Matson on Music
SXSW 2012 Friday review: THEESatisfaction, TacocaT/Don't Talk to the Cops!, Pickwick
More Friday photos here
Seattle duo THEESatisfaction (rapper/producer Stasia Irons and singer Catherine Harris-White) had a few hundred people dancing hard and hanging on every word Friday night at the Sub Pop Records showcase. "QueenS" was an especially effective anthem, its rolling keyboards and sampled squeaks swaying with a chanted mantra, "don't funk with my groove." It's the single from their debut album "awE naturalE," out March 27 on Sub Pop. They played lots of songs from the album and some newer ones that aren't on it, hinting at future recordings. One brand new song included a looped snippet of Mary Jane Girls' '80s dance track "All Night Long," famously used by LL Cool J for "Around the Way Girl" (1990), and the recognition of the familiar music sent the sweaty room's energy to another level.
Earlier in the evening, Seattle bands TacocaT and Don't Talk to the Cops! joined forces in a musical group-hug at the outdoor punk rock showcase SiiickXSW. The former played sugar sweet pop rock in a classic house party mode, performing tracks from their new EP "Take Me To Your Dealer." "Spring Break-Up" in particular sounded great in the open air, a cool breeze lifting singer Emily Nokes' clear soprano voice outward as she sang "In like a li-i-on / out like a lamb." After a few songs, Seattle rap trio Don't Talk to the Cops! jumped on stage and chipped in on backup vocals to TacocaT's "Bike Party," then segued into a mini-set of their own dance-rap. TacocaT stayed on the stage, and the audience kept dancing right through the transition from rock quartet to digital beats. The joint set finished with DtttC's most punk-sounding song, "Rachel," a blast of cathartic anger with TacocaT co-performing, shouting along to every word: "I don't like Rachel! Rachel ain't special!"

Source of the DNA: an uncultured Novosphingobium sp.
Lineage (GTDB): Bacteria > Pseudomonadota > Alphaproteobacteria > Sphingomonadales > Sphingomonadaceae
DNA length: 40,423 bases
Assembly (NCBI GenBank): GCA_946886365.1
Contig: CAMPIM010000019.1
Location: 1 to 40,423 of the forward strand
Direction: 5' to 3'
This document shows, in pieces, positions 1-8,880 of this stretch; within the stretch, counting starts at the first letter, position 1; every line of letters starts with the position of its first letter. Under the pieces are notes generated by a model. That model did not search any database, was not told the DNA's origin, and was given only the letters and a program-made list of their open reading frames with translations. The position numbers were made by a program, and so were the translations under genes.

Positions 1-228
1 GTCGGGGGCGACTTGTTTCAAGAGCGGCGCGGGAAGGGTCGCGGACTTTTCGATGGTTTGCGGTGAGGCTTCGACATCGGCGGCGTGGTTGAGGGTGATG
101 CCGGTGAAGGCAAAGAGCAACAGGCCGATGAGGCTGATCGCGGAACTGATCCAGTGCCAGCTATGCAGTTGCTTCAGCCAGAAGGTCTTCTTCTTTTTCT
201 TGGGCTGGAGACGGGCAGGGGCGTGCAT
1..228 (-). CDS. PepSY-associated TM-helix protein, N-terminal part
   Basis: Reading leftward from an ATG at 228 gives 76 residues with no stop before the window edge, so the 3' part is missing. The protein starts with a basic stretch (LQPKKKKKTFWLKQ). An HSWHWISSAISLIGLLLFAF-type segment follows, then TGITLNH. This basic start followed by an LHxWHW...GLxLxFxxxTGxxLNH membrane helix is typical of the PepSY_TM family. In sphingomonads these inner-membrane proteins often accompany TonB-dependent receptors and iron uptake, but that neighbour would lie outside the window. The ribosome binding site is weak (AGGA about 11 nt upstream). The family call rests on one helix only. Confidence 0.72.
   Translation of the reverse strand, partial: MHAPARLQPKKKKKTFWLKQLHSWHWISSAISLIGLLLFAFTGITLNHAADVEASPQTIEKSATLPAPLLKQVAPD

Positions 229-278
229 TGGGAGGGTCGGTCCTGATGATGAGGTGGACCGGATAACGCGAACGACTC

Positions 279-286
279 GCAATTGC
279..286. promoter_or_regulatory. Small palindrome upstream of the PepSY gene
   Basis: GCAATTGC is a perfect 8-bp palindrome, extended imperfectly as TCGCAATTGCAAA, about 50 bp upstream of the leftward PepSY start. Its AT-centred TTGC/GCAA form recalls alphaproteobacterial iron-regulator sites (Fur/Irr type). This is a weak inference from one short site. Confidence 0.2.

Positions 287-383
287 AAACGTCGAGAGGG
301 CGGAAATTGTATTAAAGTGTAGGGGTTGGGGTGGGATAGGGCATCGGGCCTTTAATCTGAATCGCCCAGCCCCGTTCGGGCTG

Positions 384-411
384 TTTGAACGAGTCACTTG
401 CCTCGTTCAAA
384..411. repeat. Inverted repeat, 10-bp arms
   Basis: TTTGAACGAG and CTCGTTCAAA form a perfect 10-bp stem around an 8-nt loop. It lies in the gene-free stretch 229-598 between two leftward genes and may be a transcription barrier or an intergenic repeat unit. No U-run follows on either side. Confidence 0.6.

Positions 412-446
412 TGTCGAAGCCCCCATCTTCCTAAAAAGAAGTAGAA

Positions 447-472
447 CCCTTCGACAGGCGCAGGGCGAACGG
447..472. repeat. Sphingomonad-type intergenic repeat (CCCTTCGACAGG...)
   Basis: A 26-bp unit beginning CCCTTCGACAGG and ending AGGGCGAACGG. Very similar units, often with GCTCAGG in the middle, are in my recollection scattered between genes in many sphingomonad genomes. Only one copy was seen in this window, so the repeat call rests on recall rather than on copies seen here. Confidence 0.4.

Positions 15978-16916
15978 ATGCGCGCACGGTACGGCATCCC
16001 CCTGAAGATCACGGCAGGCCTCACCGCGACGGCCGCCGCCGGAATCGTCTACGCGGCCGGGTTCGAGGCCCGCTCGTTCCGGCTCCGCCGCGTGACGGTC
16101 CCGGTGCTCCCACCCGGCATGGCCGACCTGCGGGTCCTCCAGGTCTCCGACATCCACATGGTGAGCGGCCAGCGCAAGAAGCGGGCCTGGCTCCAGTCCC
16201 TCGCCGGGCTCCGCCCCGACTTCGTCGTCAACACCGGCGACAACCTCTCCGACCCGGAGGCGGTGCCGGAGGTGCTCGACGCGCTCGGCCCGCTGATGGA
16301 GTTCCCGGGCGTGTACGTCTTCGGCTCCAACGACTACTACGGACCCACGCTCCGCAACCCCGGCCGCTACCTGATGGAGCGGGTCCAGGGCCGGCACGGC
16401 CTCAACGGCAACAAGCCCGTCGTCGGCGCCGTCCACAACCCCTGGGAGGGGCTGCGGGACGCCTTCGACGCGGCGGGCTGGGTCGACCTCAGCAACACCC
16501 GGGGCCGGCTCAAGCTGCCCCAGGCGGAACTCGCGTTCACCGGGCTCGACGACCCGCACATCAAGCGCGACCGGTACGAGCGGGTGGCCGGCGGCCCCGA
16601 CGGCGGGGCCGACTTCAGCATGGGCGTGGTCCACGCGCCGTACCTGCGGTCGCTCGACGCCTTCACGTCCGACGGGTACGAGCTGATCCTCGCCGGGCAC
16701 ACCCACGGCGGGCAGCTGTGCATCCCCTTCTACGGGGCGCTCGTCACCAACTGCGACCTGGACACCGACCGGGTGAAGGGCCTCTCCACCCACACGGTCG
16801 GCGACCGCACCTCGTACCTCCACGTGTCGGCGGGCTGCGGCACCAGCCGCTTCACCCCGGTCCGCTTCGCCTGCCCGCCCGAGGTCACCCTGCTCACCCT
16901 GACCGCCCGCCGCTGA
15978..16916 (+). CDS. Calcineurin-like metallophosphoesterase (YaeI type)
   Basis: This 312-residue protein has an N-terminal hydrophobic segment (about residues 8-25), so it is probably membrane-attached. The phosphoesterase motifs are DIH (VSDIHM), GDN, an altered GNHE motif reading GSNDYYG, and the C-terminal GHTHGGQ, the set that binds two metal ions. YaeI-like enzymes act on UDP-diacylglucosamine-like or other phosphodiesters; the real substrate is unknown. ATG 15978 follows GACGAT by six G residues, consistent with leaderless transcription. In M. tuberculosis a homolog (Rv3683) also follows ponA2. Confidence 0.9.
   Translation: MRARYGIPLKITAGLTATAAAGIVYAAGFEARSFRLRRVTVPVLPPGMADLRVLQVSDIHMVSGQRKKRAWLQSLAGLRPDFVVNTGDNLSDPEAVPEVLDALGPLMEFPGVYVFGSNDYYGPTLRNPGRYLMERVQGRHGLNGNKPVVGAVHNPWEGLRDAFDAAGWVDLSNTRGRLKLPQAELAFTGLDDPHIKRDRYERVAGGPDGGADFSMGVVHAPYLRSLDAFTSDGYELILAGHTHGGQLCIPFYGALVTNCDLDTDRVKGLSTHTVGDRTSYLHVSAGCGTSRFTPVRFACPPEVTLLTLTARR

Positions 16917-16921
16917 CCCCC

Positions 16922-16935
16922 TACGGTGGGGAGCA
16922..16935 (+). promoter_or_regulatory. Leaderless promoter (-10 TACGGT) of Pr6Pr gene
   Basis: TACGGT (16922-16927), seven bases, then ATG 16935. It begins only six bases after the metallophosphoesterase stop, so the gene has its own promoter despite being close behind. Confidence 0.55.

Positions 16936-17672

During the day I checked out the SXSeattle showcase to see Pickwick, one of the leading lights in Seattle's crossover soul revival. Singer Galen Disston captivated the hundred or so gathered guests with his theremin-like falsetto and shouty vocal explosions. He is a diva and had the crowd in the palm of his hand. People exclaimed "Yeah!" every time he sang loudly, and I watched two beer-drinking, 50s-ish women in sunglasses heartily cheers each other when he accomplished an impressive vocal run. His sextet played big, somewhat lead-footed pop rock behind him, full of slow-burn organ tones and some psychedelic electric guitar pedal effects. I talked to Disston after the set about Pickwick's upcoming album, recorded in part with Richard Swift, who made one of Seattle's best albums this year with Damien Jurado. Disston said Swift pushed him really hard to get his singing right. At times, Disston wanted to quit. But he said the resulting vocal takes and the way Swift recorded the band in general made him realize Swift was a musical genius.